The idea behind broadcasting, or at least the visual metaphor, is the act of throwing out a big net with the intention of catching a lot of fish. The net that is cast for marketers usually comes in the form of a television commercial during a primetime show or, if you want to catch a lot of fish, during a big event like the Super Bowl.Â So if broadcasting is capturing a large audience with a really big net, what is “brandcasting?” Brandcasting is the distribution of engaging online content that raises brand awareness as well asÂ “findability” on the web (see Brandsplat at brandsplat.com).
While broadcasting is more like a one shot deal (or at least a short term deal) that costs large sums of money, brandcasting works in a more cost-effective and cumulative way; the longer you brandcast with good content, the greater the results.Â The strategy embraces all the metrics of an ROI (Return On Investment) approach.Â However, unlike other bottom-line methods, brandcasting content can be a valuable and informative resource for potential customers. Â And, at the same time, it distributes a company’s brand and establishes its expertise.Â Branding is, after all, just another way of telling a company’s story and, with brandcasting,Â that story itakes the form of engaging articles, quality blog writing, and even online video.Â It provides potential customers with worthwhile information and engages them with the company brand.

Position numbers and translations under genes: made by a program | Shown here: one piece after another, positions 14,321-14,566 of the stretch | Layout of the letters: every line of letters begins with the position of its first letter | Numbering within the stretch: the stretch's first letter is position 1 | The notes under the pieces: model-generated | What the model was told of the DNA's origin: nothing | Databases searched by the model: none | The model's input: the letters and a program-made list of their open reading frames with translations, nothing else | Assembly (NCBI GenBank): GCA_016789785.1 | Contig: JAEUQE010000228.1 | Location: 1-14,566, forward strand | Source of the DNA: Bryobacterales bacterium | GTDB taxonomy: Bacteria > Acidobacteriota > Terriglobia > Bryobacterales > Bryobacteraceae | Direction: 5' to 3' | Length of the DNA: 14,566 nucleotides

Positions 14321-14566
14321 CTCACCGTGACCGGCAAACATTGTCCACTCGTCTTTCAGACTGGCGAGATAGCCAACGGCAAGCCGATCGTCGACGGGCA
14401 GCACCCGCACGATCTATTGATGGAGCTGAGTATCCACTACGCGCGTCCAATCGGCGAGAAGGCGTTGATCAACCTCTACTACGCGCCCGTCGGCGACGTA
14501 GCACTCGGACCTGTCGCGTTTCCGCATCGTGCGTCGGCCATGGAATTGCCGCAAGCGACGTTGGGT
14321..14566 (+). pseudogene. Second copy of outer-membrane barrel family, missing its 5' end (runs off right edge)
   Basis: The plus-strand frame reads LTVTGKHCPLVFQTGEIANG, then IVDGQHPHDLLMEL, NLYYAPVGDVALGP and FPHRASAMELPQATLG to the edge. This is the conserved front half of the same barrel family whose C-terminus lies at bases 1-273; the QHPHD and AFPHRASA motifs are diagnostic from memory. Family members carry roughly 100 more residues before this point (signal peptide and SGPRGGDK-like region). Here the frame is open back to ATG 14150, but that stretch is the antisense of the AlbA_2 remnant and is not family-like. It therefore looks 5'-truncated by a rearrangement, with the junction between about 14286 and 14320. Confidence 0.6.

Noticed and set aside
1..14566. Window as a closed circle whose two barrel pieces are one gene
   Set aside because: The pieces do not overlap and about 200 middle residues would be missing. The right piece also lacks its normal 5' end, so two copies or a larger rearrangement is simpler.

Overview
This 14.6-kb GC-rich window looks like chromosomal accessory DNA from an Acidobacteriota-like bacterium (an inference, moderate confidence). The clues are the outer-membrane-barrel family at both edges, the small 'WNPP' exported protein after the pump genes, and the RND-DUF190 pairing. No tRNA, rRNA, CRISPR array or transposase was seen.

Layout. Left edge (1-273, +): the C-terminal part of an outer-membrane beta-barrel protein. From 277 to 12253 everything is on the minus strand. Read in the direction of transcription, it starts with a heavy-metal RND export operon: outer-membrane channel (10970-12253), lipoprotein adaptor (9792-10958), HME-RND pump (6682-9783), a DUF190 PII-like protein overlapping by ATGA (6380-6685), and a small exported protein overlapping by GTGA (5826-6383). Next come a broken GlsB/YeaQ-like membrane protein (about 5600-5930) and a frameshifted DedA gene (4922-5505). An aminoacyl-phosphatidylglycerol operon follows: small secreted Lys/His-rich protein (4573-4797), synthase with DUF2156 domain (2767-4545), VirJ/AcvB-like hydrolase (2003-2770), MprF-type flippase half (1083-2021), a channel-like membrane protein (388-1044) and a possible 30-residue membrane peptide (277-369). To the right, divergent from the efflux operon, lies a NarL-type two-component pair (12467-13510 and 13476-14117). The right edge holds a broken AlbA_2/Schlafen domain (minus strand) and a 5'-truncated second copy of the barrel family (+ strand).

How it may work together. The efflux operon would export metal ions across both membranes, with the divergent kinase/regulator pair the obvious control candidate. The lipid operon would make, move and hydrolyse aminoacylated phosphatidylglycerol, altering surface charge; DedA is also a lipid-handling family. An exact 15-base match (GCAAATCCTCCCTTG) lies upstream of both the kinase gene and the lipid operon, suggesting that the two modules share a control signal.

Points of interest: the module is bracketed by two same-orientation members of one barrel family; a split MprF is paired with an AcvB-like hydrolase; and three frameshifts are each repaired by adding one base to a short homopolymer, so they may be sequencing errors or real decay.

Pay Per Click (PPC) models, commercials, banners and pop-ups all have their place and can be quite effective.Â But they work like a hammer, banging away at the viewer.Â Brandcasting is a more positive and organic way to get the word out.Â Search engines like Google and Yahoo now give more weight to brands.Â According to a recent blog post by UK digital marketing consultant Tom Simpson, “Google has recently updated it’s algorithm to give more weight to strong online brands in the organic search results” . He goes on to say, “Brands are a safe bet in terms of relevant results for a given keyword, and that’s great in terms of usability.”
When asked about this change on a recent YouTube Moderated video, Matt Cutts, a well-respected Google software engineer, explained the change in terms of putting more weight on things like trust, authority, reputation, page rank, and high quality.
Mr. Cutts and Mr. Simpson are saying the same thing. Solid brands do a good job building on those attributes that Mr. Cutts says Google recognizes”“ trust, authority, reputation, etc.Â It’s intrinsic to building a brand. So naturally the better established brands will be given more weight in search results. That’s very good news for companies that engage in brandcasting.
Enzo F. Cesario